POSTED: March 6th 2014
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NEIL WILSON: PyeongChang 2018 must aim to do as much on less

Alpensia Resort in PyeongChang / POCOG
Alpensia Resort in PyeongChang / POCOG


THE NEIL WILSON COLUMN / An exclusive, authoritative series from Sports Features Communications

(SFC) Follow that, PyeongChang! No, on second thoughts, don’t.

Sochi gave us an outstanding winter Olympic Games. No arguing with that. Security and the weather defied predictions. The sporting facilities – if not the hotel rooms of the media – were ready on time and a joy to behold, and small protests against Russia’s LBGT laws did not affect the sport.

This was the first winter Games since 1980 at which I have not been present in person but by all accounts in the social and international media it ranks among the best.

So PyeongChang in four years follows a class act but the biggest mistake South Koreans could make would be to feel they must emulate it. Sochi must remain in the annals of winter Games a one-off.

The Olympic Movement will lose friends fast if it associates again with a city that throws more than $50 billion at hosting a winter Games.

Yes, we appreciate that much of that was to create a winter resort that did not exist when the city bid. Just possibly the magnificent sporting facilities will not be a herd of white elephants but a useful legacy which persuades Russians that they do not need to winter holiday in the French Alps.

But perceptions are everything, and world-wide that $50 billion figure sticks like a stain to the five rings. Sochi must remain the most expensive Olympic Games in history. We do not want to see its like in that respect again.

The Winter Olympics can never be a truly global event. Far fewer than half of the Olympic family of nations turned up. Too many of those did so in tiny numbers and were not competitive.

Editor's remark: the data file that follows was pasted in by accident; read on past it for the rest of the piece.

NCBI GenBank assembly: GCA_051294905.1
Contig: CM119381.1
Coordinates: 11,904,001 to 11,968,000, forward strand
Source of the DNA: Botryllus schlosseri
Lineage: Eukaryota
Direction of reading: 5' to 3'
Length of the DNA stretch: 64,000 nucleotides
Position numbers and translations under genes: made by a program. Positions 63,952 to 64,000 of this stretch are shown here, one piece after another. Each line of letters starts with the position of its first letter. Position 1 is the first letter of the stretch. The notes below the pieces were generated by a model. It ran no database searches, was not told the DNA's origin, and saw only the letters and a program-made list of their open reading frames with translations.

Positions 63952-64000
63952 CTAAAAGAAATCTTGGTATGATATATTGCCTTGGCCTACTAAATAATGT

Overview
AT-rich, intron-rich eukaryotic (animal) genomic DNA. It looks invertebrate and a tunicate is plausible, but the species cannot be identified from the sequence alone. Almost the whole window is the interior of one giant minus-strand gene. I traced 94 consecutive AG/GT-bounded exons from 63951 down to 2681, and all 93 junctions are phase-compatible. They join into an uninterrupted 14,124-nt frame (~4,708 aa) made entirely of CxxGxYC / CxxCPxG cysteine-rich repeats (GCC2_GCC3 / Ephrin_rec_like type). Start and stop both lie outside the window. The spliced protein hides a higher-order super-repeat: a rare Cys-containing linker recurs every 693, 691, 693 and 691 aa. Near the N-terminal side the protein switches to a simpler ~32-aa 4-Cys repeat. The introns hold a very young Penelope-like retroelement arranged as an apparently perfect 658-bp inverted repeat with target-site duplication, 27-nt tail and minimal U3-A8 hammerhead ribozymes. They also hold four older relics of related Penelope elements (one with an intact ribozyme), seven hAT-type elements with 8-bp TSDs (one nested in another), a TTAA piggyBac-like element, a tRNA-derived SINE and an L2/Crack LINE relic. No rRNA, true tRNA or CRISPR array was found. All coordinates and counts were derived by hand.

Only 26 countries won medals in Sochi. None did from Africa, South America or Central America. Only three from Asia won anything.

The winter Games remains a niche event, a gathering of a small clan. To spend $50 billion on bringing them together is obscene.

That is being recognized in cities where the people have a vote. Why else have Germans, Swiss and Swedes voted against their cities bidding? And of the five remaining bidders for 2022, Oslo, the most highly developed, must be a doubt with polls showing more than half its citizens opposed.

So the IOC must be breathing a sigh of relief that PyeongChang has seven of its venues existing and has budgeted to spend $9  billion on its Games.

I will not say ‘only’ $9 billion because that should be more than enough for 16 days of minority sports. The hope now must be that PyeongChang does such a good job in four years on that budget that no city ever contemplates spending more again.

NEIL WILSON reported his first Olympic Games in Munich in 1972. He has since covered another nine summer and nine winter Olympics for various newspapers, including The Independent and the Daily Mail with whom he has worked for the last 19 years as Athletics and Olympic correspondent. He was Britain's Sports Journalist of the Year in 1984 and is the author of seven books. 



Keywords · PyeongChang 2018 · Neil Wilson · Winter Olympics · Sochi 2014


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